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Manatees try on dreadlocks, Bucs helmets, beads

Artists are putting their spin on the animals for the Manatee Menagerie, a fundraiser for public arts and conservation groups.

By MEGAN SCOTT
Published January 31, 2005


[Times photo: Keri Wiginton]
Geary Taylor looks for the best place to put a guitar on Rasta Bob, the manatee he is basing on Bob Marley for the Manatee Menagerie, on Thursday in Largo.

SAFETY HARBOR - The manatee's whiskered face made Geary Taylor think of dreadlocks.

He envisioned the mammal wearing red, yellow and green, at a microphone singing Bob Marley's One Love .

Doug Wright of Clearwater saw his manatee as a Tampa Bay Bucs player - wearing a helmet, shoulder pads and the uniform. But he still has to figure out how to put shoes on the flippers.

More than 25 artists from across the Tampa Bay area are turning fiberglass manatees into fun, lively characters - a Manatee Menagerie. Their goal is to raise money for a public arts organization and promote manatee awareness.

"We really feel that this project has so many benefits to the community," said Jay Goulde, who is leading the manatee campaign. "We're promoting the artists and providing an educational campaign about an endangered species."

The manatees are from the Resource Factory in Sarasota and come in two different poses: swimming or standing. The standing manatee is 61/2 feet high and 4 feet wide. The swimming manatee is 6 feet long and 31/2 feet wide. Both are modeled after the West Indian manatee.

Most of the artists have sponsors, such as the Glazer Foundation and Publix, which paid the $1,500 cost of the fiberglass manatee and gave the artists money for materials and an honorarium.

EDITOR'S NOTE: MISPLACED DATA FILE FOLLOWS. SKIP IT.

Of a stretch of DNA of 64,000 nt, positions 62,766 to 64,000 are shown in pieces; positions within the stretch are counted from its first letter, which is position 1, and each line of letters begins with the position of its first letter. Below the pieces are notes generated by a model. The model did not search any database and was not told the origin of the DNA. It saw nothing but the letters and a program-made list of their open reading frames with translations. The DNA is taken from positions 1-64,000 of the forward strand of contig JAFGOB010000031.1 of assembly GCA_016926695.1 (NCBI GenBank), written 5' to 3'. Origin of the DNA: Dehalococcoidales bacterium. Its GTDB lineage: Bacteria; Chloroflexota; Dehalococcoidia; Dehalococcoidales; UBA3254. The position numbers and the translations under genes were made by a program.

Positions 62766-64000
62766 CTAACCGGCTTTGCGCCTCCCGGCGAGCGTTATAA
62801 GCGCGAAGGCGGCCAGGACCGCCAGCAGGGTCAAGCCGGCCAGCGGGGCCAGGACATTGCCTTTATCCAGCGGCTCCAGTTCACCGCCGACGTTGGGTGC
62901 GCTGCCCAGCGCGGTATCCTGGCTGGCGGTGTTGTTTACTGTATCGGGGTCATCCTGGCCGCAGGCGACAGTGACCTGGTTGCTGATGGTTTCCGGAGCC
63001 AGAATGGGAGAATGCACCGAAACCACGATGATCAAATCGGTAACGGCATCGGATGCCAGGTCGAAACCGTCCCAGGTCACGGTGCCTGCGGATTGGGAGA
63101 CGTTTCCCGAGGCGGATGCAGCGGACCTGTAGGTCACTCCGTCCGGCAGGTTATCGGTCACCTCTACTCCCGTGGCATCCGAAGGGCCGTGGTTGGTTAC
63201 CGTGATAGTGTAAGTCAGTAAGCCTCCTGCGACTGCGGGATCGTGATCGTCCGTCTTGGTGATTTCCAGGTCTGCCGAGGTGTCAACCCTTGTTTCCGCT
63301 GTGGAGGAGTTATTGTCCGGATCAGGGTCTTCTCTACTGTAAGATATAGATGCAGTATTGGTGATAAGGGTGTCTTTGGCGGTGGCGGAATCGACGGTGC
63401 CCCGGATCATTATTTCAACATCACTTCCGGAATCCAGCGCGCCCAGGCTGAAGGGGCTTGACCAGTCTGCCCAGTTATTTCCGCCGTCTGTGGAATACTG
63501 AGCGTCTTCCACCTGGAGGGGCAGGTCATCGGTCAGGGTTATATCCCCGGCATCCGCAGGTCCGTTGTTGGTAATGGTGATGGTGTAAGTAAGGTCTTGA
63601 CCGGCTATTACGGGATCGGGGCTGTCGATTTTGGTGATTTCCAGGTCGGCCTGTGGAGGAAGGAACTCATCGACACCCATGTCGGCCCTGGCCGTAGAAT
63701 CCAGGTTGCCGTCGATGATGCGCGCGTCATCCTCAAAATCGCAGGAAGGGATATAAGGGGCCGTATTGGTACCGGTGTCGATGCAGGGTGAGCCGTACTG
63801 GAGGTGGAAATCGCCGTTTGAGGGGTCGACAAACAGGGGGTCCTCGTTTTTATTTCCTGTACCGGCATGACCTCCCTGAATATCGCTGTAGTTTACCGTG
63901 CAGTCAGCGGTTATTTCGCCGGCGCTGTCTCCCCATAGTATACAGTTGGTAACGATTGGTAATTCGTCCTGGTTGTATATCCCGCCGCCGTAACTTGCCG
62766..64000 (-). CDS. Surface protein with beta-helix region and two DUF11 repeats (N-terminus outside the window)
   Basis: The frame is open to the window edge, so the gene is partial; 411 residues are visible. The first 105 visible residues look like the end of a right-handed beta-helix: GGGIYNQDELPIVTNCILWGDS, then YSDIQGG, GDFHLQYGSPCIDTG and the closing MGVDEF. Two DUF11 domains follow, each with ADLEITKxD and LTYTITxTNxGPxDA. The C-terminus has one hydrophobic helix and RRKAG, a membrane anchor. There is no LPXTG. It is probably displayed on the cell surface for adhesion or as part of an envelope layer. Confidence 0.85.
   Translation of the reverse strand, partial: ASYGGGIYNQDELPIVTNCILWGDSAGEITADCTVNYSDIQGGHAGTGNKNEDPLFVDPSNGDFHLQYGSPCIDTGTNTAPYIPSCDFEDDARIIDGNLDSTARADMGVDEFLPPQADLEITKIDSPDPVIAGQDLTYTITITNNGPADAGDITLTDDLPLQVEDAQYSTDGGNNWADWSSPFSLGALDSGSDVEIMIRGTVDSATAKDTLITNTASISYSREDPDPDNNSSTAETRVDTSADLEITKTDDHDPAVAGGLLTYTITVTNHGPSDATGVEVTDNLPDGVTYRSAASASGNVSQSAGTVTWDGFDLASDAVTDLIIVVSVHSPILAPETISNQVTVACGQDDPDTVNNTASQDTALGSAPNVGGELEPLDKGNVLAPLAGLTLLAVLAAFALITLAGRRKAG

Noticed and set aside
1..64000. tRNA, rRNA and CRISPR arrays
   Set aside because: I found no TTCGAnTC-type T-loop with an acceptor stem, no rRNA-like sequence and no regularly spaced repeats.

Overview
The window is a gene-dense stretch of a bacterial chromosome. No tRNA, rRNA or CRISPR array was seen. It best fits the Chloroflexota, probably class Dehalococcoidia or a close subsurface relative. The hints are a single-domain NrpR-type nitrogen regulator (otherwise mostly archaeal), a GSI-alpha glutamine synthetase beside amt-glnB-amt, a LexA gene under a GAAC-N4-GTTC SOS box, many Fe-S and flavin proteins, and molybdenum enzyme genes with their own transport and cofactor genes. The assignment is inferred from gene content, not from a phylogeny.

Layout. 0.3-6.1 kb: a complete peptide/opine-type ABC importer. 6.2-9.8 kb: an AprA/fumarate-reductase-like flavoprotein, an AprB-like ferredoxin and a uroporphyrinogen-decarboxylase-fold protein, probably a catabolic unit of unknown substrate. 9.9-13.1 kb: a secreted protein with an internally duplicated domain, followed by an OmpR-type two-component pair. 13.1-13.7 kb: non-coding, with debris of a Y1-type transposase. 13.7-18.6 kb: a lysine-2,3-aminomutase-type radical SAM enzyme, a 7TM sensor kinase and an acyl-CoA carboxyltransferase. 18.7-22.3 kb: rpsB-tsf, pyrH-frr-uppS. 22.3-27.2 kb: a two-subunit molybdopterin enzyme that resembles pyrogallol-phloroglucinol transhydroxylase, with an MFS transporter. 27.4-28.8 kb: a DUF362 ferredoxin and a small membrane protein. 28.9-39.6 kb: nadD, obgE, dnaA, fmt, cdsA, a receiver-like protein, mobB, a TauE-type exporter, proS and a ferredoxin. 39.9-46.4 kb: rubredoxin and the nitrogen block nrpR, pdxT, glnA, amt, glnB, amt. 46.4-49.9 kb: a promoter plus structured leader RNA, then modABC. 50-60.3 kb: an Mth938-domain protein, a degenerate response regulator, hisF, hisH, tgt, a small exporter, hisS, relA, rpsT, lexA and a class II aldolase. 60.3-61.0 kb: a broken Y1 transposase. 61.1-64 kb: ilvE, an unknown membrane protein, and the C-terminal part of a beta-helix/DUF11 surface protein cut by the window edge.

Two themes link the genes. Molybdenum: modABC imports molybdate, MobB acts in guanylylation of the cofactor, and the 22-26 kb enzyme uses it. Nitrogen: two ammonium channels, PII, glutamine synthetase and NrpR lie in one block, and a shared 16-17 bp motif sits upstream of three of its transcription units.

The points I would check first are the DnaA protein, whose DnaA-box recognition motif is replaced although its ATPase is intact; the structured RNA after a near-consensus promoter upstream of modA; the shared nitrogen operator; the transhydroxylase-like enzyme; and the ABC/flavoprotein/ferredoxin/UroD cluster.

Goulde, executive director of the Outdoor Arts Foundation in Safety Harbor, modeled the Manatee Menagerie after the Tour of Turtles, where more than 100 artists painted and decorated 6-foot-long fiberglass turtles. The 2001 project raised more than $250,000 for 68 nonprofit organizations.

The board chose manatees this time, mainly because they are an endangered species.

It is harder to be creative with manatees, said Pam Marks of Clearwater, who also did the Tour of Turtles. She is calling hers the Marbelous Manatee.

"He is going to be so cute," said Marks, who is getting help for her project from Skycrest Christian School students. She also serves on the board for the arts foundation. "I don't know why it's a he, but it is. It's going to have over 20,000 glass beads."

Lisa Vogt, who lives in North Tampa, is doing something similar - a mosaic design on a swimming manatee.

She is teaching kids from Tampa Preparatory School how to cut the glass, assemble the pieces and glue them to the body.

"They have really stuck with it," said Vogt, who is working on two manatees. "They have come in every week. Their energy is contagious.

"It's a physical challenge, of course," she said. "Usually your palate is flat. I was working on the base of my manatee and stood up and it bopped me on the head."

Peter Stilton admits he had to take a trip to Lowry Park Zoo to look at the manatees before he began. He is using a technique called metallic leafing on his mammal.

"I said, right off the bat, I want to do something that captures their spirituality, their essence," said Stilton, who lives in New Tampa. "Something that is really uplifting."

The manatees will go on display starting in March at public areas such as the Clearwater Main Library and Westfield Shoppingtowns Brandon, Citrus Park and Countryside.

They will be auctioned in May 2006, with proceeds going to the Outdoor Arts Foundation and several manatee conservation organizations. Goulde is unsure how much each of the organizations will receive.

Taylor, who lives in Largo, hopes the Bob Marley Foundation gets something out of this too. He plans to send that organization pictures of his Bob Marley manatee.

First though, he has to figure out where to put the guitar. Behind the manatee's back, perhaps? He also wants to make sure those dreadlocks stay on top of the animal's head.

And then, somehow he has to figure out how to wire his manatee to play One Love .

--Megan Scott can be reached at 445-4167 or mscott@sptimes.com

[Last modified January 31, 2005, 00:38:15]


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